Higher than average rates apply to new draw-downs by SMEs engaged in the agriculture and wholesale/retail; sectors that typically secure the largest shares of new lending. Rates on lending for community and social purposes were also notably higher than average. Rates on new draw-downs to construction SMEs, at 5.63 per cent, remained significantly higher than rates to the real-estate sector, at 3.30 per cent (Chart 6). 

The margin between total rates charged on new (non-financial) draw-downs and existing loans continued to decline in Q1, albeit remaining elevated at 138 basis points (Chart 7). Electricity and supply service SMEs remain the only sector to record lower rates on new draw-downs compared to the existing stock of loans. 

Private-Sector Enterprise Credit developments

The total amount of credit outstanding to all Irish private-sector enterprises on the balance sheet of resident credit institutions was €106.7 billion at the end of Q1 2016. Excluding financial intermediation5, which accounts for 55 per cent of total credit, outstanding stock was €48.5 billion at the end of Q1. SMEs account for 66 per cent of non-financial credit.

Non-financial credit declined by 6.4 per cent in the 12 months to end-Q1 2016 (Chart 8), as private-sector enterprises repaid €3.6 billion more than was drawdown in new loans. The decline was driven by property-related credit, with SMEs accounting for most of the decline.

Credit advanced to core Irish private-sector enterprises declined by 0.6 in annual terms to stand at €28.9 billion at the end of Q1 (Chart 8). However, there are contrasting underlying developments between larger enterprises and SMEs.

Larger core enterprises have been net borrowers during the past year and have drawn down €1.6 billion more in new loans than was repaid (Chart 9). Developments were mainly driven by large enterprises engaged in the manufacturing sector, and business and administration sector, to a lesser extent.

In quarterly terms, drawdowns to large core enterprises exceeded repayments by €407 million in Q1 2016, with eight sectors registering net increases. Large enterprises engaged in manufacturing registered the largest quarterly increase of €575 million.

Deposits from all Irish private-sector enterprises increased by €3.1 billion in the 12 months to Q1 2016 to stand at €85.6 billion. This reflects year-on-year growth of 3.8 per cent.

The financial intermediation sector (excluding monetary financial institutions) recorded net outflows of €913 million in annual terms with strong outflows in Q1.

Excluding financial intermediation, deposits from private-sector enterprises increased by 8.9 per cent in the 12 months to end-Q1, to stand at €49 billion. Half of the annual increase can be attributed to the manufacturing and business and administration sector (Chart 10). On a quarterly basis, deposits from all non-financial sectors increased 1.7 per cent.

Deposits from ten of the fifteen non-financial sectors increased in Q1 2016 (Chart 11), with business and administration enterprises recording the largest increase in net deposit flows of €906 million. This sector also recorded a positive net increase in credit. The wholesale/retail sector recorded the largest outflow.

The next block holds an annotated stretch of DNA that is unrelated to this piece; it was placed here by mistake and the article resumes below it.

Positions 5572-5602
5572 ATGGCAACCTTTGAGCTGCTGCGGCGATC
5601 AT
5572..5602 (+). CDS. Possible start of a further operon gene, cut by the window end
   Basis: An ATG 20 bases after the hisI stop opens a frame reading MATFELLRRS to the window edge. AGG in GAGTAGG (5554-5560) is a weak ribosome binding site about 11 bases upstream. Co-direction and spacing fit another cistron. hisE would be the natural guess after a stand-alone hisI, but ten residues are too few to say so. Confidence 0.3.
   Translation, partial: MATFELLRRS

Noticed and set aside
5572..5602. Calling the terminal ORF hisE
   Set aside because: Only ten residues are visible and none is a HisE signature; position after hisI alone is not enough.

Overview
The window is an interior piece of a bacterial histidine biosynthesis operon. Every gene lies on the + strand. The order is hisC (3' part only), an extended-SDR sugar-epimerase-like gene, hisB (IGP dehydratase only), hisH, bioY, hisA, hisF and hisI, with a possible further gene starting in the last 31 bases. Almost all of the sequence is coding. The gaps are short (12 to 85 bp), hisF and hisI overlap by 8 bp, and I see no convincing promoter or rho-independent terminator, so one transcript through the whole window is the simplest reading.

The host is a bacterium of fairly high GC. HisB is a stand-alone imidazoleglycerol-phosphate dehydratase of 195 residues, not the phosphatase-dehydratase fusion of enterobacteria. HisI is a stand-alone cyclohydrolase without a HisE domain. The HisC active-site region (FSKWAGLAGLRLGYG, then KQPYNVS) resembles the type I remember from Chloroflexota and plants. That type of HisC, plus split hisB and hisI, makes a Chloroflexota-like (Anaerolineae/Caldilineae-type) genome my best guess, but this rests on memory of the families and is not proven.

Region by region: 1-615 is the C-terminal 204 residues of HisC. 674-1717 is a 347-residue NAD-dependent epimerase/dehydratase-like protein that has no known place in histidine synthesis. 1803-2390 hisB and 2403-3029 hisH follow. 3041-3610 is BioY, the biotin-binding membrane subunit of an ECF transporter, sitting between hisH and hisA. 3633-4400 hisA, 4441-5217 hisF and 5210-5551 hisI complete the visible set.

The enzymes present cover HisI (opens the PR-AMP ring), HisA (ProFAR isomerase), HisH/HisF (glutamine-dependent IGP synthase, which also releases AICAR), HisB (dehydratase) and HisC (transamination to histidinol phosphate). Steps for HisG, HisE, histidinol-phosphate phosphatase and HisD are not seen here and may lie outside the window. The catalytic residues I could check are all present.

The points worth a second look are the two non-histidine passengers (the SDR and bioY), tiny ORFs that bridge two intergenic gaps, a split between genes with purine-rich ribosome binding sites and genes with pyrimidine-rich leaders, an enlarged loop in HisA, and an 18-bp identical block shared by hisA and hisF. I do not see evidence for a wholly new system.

Only two economic sectors recorded falls in both credit and deposits during Q1 2016 (Chart 11). The wholesale/retail sector, in particular, recorded large net repayments along with large net deposit outflows. Also of note was the both large net credit and deposit inflows related to manufacturing businesses in Q1.

Note 1:

SMEs are defined as enterprises with fewer than 250 employees and whose annual turnover does not exceed €50 million and/or whose annual balance sheet does not exceed €43 million. This is the standard EU definition of an SME.

Note 2:

Gross new lending excludes restructures or renegotiations which do not increase the size of outstanding loans. It does include new funds drawn-down following a restructure or renegotiation of an existing facility that were not included in credit advanced at the end of the previous quarter.

Note 3:

The reporting population for interest rate statistics are those credit institutions with a significant level of lending or deposit business with households or non-financial corporations. All other SME statistics are collected from the full population of resident credit institutions. Although the interest rate data are collected from a sample of institutions and the coverage of the SME market is very high, gross new lending volumes underpinning the interest rates and volumes data will not match exactly. The reporting population is monitored under Regulation ECB/2014/30.

For further detail please see the Business Credit and Deposits webpage for;

1 See Note 1 for the definition of SMEs.

2 SME data includes some enterprises in the financial intermediation sector, due to their balance sheet size.

3 See Note 2 for the definition of gross new lending.

4 Outstanding loans include renegotiations of existing loans, which are excluded from new draw-downs.

5 This would include holdings of debt securities issued by the NAMA Master SPV and other financial vehicle corporations.